Jessica Tabinor Technology
MORSON SPORT | 3 MIN READ
Wimbledon is in full flow as we head towards the business end of the sport’s most iconic tournament.
Find out how an autonomous strawberry picking robot could outperform human fruit pickers and pave the way for a revolution in soft-fruit harvesting.
It’s that time of year again on the tennis calendar. Wimbledon is in full flow as we head towards the business end of the sport’s most iconic tournament. Though Andy Murray’s involvement this year has been limited to a short run in the mixed doubles as he recovers from injury, fans have been spoilt for choice elsewhere.
Johanna Konta instead led British efforts in the singles as she reached the quarter-finals and we can look forward to a mouth-watering clash between Roger Federer and Rafael Nadal in the men’s semis today, incredibly the first time they have met at SW19 since that epic final in 2008!
It’s estimated that 27 tons of strawberries and 7,000 litres of cream are consumed by tennis fans during the Wimbledon tournament. Their signature dish that hungry spectators have enjoyed since the Championships began in 1877. But where do all of the strawberries come from?Wimbledon has sourced its strawberries from a farm in Hugh Lowe Farms in Mereworth, Kent, for almost 30 years. Each serving has consistently contained exactly ten pieces of fruit, despite changes in size and harvest. Currently, they are picked every day from sunrise before being delivered to the All England Lawn Tennis Club by 10.30am
However, an autonomous strawberry picking robot which could outperform human fruit pickers could pave the way for a revolution in soft-fruit harvesting.
The robot, known as ‘Rubion’, has been developed by Belgian robotics company, Octinion and uses a combination of smart photonics technology and innovative clasping mechanisms to carefully pick up each strawberry. It is believed that the robot could pick up 360kg of strawberries each day compared to 50kg a day for a human picker.
Octinion claims that a fleet of just 14 of the robots would take less than seven days to pick and package all strawberries needed for Wimbledon.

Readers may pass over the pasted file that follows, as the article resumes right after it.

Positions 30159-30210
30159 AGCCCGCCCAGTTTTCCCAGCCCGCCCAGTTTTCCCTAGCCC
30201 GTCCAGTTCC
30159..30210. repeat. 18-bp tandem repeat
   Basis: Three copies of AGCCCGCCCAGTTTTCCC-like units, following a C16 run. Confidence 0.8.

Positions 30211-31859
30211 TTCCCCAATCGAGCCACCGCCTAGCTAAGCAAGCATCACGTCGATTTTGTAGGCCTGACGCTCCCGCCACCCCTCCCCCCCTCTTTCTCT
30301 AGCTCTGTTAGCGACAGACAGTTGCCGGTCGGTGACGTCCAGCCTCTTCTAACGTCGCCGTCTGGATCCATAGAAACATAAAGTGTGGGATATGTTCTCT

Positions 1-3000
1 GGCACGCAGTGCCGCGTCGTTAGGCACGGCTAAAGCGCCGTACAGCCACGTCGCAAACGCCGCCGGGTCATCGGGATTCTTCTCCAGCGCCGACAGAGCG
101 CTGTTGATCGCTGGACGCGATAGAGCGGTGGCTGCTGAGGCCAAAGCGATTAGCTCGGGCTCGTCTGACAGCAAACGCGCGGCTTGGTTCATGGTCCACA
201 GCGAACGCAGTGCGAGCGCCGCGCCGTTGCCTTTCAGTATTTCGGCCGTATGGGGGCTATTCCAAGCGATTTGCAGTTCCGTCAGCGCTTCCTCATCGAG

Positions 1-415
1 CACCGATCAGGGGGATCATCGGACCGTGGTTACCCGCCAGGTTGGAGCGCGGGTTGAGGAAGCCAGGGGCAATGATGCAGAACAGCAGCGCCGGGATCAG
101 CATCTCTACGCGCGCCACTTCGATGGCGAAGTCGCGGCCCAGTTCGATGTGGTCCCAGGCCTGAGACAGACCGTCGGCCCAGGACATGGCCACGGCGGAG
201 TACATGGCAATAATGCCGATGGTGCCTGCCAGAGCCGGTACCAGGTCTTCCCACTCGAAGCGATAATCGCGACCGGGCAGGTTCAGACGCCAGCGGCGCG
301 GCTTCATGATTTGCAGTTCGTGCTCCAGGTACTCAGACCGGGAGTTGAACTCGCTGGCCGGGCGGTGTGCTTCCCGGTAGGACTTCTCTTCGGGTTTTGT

How does the strawberry picking robot work?
Rubion uses photonic sensors to detect the different wavelengths of light, or the ‘signatures’ given off from a ripe, red strawberry according to a pre-programmed set of characteristics the RGB camera has built into the ‘eye’ of the robot. The speed enables each robot to deliver 11,500 strawberries in a 16-hour day.
Commenting on the new technology, CTO and Co-founder of Octinion, Dr Jan Anthonis said:
“Just like you know what a plump, juicy red strawberry looks like, Rubion can do this mathematically, looking for the infrared spectroscopic heat signatures given off from a perfect fruit, getting a perfect ‘hit’ every time.”
Watch the video by Octinion
The arm of the robot has a specially designed ‘soft-touch gripper’ that handles the strawberry in exactly the same way that a human would, without cutting or burning the stem. Rubion will also sort the fruit by size or weight and pack them into punnets as it goes along.
CEO and Co-founder, Dr Tom Coen added:
“The picking of soft fruits with machines has always been tricky given that they are so easy to get squashed and the sensitivity needed to discern whether a fruit was ripe or rotten, simply wasn’t there… however, Rubion, our autonomous strawberry-picking robot is a novel way around this problem. It is comparable to a human in many ways: the robot only picks the finest fresh, red berries and will not bruise or hurt the strawberries in any way.”
Whether you’re enjoying Wimbledon’s signature dish today or not, now all we have to do is sit back and enjoy two of the sport’s greatest players battle it out for a place in Sunday’s final!